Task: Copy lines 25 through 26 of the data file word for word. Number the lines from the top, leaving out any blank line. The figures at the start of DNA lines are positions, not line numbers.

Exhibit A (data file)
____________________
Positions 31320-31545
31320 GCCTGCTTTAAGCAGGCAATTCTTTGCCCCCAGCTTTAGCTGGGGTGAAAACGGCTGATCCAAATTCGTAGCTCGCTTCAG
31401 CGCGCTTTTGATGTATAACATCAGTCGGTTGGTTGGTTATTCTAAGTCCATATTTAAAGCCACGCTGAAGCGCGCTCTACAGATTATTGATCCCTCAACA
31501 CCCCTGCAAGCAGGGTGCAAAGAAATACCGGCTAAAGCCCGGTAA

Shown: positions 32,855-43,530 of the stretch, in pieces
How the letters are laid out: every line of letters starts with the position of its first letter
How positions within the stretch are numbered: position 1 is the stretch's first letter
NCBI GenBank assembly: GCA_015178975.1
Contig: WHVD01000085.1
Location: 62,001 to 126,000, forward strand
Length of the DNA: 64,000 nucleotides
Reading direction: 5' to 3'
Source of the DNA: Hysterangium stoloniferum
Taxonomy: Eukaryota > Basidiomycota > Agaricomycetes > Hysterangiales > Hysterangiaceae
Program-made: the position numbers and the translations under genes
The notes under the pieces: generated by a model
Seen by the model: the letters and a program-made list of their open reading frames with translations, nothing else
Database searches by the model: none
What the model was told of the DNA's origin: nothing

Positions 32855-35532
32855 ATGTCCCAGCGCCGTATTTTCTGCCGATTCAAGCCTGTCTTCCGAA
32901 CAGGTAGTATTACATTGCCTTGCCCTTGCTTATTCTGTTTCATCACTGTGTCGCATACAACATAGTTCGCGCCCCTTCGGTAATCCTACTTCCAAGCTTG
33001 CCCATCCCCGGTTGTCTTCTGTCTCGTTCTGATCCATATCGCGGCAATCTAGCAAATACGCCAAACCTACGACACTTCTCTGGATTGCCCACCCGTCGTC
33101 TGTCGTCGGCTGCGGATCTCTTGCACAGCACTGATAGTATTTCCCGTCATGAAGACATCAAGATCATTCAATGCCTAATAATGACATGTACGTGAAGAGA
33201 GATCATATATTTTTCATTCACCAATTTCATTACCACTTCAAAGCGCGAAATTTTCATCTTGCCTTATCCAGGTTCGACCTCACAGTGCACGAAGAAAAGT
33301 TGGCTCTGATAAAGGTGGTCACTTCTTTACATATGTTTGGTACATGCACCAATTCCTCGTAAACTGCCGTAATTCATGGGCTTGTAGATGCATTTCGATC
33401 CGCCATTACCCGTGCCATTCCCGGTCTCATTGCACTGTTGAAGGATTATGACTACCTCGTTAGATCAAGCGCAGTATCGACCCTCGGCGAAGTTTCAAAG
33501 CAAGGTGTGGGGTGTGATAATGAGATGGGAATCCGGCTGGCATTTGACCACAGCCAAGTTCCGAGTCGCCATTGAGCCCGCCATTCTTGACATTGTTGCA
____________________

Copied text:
33201 GATCATATATTTTTCATTCACCAATTTCATTACCACTTCAAAGCGCGAAATTTTCATCTTGCCTTATCCAGGTTCGACCTCACAGTGCACGAAGAAAAGT
33301 TGGCTCTGATAAAGGTGGTCACTTCTTTACATATGTTTGGTACATGCACCAATTCCTCGTAAACTGCCGTAATTCATGGGCTTGTAGATGCATTTCGATC